Moscow has recognized Libya's National Transitional Council as the legitimate governing authority. Russia has become the 75th country to officially recognize the Council.
Speaking shortly after the announcement, Russia’s foreign minister, Sergey Lavrov, said Russia had not wanted Gaddafi to remain in power, but opposed NATO's methods of removing him.
“Russia has never approved of the former Libyan regime. Back in May, President Medvedev clearly stated that Gaddafi should go. But the way the United Nations resolutions were implemented by some NATO members and a few other states meant that the principle of the supremacy of law was being disregarded. The African Union and UN initiatives were ignored, leading to an increase in the number of civilian casualties – although it is the protection of the civilian population that was set as the major objective of the Security Council resolutions, and NATO subscribed to implementing them. We're absolutely sure that justice cannot be done using unlawful methods,” stated the minister.
Muammar Gaddafi has urged tribes to continue fighting the rebel forces in his fourth audio message since he left Tripoli and went into hiding, reported the Syria-based Al-Rai television station.
“Let this be a long fight, and let Libya be on fire,” said the message broadcast by the pro-Gaddafi television station. “We will not surrender. We are not women, and we are going to keep on fighting.”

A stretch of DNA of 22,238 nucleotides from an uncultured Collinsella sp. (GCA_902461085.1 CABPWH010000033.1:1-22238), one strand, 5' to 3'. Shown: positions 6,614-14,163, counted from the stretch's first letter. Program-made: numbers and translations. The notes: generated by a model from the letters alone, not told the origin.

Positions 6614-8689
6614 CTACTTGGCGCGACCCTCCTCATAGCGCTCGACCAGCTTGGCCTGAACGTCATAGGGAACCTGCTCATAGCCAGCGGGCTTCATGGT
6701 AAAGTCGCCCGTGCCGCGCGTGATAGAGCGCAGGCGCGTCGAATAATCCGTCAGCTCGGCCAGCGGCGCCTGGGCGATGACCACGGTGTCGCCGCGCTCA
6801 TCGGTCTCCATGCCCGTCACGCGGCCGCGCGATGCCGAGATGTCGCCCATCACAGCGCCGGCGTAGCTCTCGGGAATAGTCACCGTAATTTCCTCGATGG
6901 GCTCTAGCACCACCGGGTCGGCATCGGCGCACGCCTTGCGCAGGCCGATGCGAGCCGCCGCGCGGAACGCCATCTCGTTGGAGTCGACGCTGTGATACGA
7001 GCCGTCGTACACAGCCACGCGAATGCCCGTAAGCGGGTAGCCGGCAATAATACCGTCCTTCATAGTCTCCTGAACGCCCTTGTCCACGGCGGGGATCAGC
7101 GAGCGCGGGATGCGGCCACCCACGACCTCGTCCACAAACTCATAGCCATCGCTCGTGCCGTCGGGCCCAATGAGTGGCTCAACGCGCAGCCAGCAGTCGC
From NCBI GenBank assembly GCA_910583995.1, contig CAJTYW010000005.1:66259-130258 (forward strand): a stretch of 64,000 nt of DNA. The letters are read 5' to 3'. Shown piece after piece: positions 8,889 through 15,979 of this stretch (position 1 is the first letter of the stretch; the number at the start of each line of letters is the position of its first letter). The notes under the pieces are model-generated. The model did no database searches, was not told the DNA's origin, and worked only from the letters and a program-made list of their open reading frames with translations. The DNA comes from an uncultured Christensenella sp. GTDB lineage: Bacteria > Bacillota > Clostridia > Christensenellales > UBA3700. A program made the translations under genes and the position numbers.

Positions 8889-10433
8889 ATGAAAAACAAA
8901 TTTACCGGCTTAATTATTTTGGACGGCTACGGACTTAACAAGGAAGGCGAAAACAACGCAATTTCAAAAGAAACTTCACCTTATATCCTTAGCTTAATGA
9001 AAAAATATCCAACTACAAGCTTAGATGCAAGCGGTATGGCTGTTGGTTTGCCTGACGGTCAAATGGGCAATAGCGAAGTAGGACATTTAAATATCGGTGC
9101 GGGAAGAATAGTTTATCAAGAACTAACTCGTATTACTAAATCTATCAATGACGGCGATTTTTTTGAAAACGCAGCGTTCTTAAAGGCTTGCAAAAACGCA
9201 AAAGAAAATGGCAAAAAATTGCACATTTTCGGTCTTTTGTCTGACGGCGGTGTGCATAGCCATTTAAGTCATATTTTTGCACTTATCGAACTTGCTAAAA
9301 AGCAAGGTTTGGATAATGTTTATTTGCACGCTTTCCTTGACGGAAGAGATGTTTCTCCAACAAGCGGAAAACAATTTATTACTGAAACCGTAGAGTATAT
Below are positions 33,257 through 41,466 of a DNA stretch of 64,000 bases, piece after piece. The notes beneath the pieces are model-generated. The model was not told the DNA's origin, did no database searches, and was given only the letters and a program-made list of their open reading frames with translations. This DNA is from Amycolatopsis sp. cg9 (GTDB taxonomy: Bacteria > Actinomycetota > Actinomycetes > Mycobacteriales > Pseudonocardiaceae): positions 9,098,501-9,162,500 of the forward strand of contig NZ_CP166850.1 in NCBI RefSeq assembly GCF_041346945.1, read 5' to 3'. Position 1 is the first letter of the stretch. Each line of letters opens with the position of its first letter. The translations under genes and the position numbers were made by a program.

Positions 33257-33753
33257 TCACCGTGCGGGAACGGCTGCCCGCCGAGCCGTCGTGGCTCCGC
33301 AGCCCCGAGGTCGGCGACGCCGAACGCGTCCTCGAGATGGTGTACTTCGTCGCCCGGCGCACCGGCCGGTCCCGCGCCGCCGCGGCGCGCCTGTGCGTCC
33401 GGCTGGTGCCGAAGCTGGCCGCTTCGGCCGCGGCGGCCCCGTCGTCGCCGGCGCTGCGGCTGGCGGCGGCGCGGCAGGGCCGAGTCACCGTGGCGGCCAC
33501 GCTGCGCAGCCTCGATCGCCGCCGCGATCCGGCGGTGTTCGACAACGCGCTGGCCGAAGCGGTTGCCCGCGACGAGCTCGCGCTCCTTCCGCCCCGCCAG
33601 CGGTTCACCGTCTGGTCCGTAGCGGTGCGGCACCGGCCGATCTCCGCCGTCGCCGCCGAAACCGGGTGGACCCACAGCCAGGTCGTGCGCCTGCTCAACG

He has also accused rebels of using mercenaries in the ongoing armed conflict in the country.
The television station also aired written extracts from a message on Thursday that is promised to be broadcast later.
Meanwhile, Colonel Gaddafi's son Saif Al Islam has vowed to fight to the death, saying nobody will surrender in the town of Sirte – the last loyalist stronghold.
That is shortly after his brother Al-Saadi allegedly offered to mediate with the rebels to stop the bloodshed, leading to speculation about a split in Gaddafi’s inner circle.
Al-Saadi Gaddafi was appointed by his farther to mediate negotiations with the rebels on forming a transitional government.
The rebels rejected the peace proposal, saying they would not negotiate with criminals and could only offer him a fair trial. They also claimed on Thursday that several senior members of Gaddafi's regime have fled to Algeria, says the Al Arabiya television network.
The capital, Tripoli, now appears to be under the full control of the rebels which has led them to make an optimistic assessment progress on the ground at the press conferences held almost daily with the international media in Tripoli. The rebels say the situation is fully under their control and Gaddafi’s forces have been knocked out of the last districts of the capital.
The rebels say the National Transitional Council will soon move its base from Benghazi to the capital. However, the situation in Tripoli remains unstable from both a humanitarian and security point of view. The city is flooded with weapons, many of them in the hands of young and inexperienced people.
Many civilians, including journalists, have been wounded in ‘celebratory’ shootings. Tripoli’s citizens say they do not feel safe in their city, and are afraid to leave their houses after sunset.
The humanitarian situation is also extremely complicated. There is still no running water, the electricity is regularly cut off, and there is a shortage of food and medicine.
Skeptics say the rebels are too badly organized to manage the crisis, while the rebels themselves promise the situation will return to normal very soon and they are working hard to restore normality.